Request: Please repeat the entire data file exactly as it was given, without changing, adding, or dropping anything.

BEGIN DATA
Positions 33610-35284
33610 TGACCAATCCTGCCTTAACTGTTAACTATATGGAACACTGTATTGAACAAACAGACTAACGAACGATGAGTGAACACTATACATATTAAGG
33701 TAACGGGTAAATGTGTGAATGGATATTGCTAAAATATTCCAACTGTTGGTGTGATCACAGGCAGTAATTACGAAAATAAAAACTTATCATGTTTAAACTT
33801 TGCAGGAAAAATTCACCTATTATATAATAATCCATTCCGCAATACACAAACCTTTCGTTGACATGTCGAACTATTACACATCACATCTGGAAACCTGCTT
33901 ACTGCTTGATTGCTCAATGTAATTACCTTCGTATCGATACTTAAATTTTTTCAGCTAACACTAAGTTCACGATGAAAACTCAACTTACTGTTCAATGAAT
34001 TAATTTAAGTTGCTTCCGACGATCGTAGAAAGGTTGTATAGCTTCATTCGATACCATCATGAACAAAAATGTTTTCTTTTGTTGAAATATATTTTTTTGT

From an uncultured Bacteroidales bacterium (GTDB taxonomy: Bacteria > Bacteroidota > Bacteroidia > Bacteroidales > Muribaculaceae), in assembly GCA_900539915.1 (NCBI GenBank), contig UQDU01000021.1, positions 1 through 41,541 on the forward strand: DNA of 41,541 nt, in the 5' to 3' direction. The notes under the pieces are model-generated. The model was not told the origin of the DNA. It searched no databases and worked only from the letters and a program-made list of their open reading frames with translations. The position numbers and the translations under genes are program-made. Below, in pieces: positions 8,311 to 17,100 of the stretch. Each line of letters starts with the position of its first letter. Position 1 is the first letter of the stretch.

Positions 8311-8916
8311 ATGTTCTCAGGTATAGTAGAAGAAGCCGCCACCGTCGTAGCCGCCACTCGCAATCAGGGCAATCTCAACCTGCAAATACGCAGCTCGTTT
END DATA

Positions 33610-35284
33610 TGACCAATCCTGCCTTAACTGTTAACTATATGGAACACTGTATTGAACAAACAGACTAACGAACGATGAGTGAACACTATACATATTAAGG
33701 TAACGGGTAAATGTGTGAATGGATATTGCTAAAATATTCCAACTGTTGGTGTGATCACAGGCAGTAATTACGAAAATAAAAACTTATCATGTTTAAACTT
33801 TGCAGGAAAAATTCACCTATTATATAATAATCCATTCCGCAATACACAAACCTTTCGTTGACATGTCGAACTATTACACATCACATCTGGAAACCTGCTT
33901 ACTGCTTGATTGCTCAATGTAATTACCTTCGTATCGATACTTAAATTTTTTCAGCTAACACTAAGTTCACGATGAAAACTCAACTTACTGTTCAATGAAT
34001 TAATTTAAGTTGCTTCCGACGATCGTAGAAAGGTTGTATAGCTTCATTCGATACCATCATGAACAAAAATGTTTTCTTTTGTTGAAATATATTTTTTTGT

From an uncultured Bacteroidales bacterium (GTDB taxonomy: Bacteria > Bacteroidota > Bacteroidia > Bacteroidales > Muribaculaceae), in assembly GCA_900539915.1 (NCBI GenBank), contig UQDU01000021.1, positions 1 through 41,541 on the forward strand: DNA of 41,541 nt, in the 5' to 3' direction. The notes under the pieces are model-generated. The model was not told the origin of the DNA. It searched no databases and worked only from the letters and a program-made list of their open reading frames with translations. The position numbers and the translations under genes are program-made. Below, in pieces: positions 8,311 to 17,100 of the stretch. Each line of letters starts with the position of its first letter. Position 1 is the first letter of the stretch.

Positions 8311-8916
8311 ATGTTCTCAGGTATAGTAGAAGAAGCCGCCACCGTCGTAGCCGCCACTCGCAATCAGGGCAATCTCAACCTGCAAATACGCAGCTCGTTT